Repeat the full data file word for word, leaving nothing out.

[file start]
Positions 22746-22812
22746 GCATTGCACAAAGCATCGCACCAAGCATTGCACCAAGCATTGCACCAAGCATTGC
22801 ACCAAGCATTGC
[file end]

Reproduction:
Positions 22746-22812
22746 GCATTGCACAAAGCATCGCACCAAGCATTGCACCAAGCATTGCACCAAGCATTGC
22801 ACCAAGCATTGC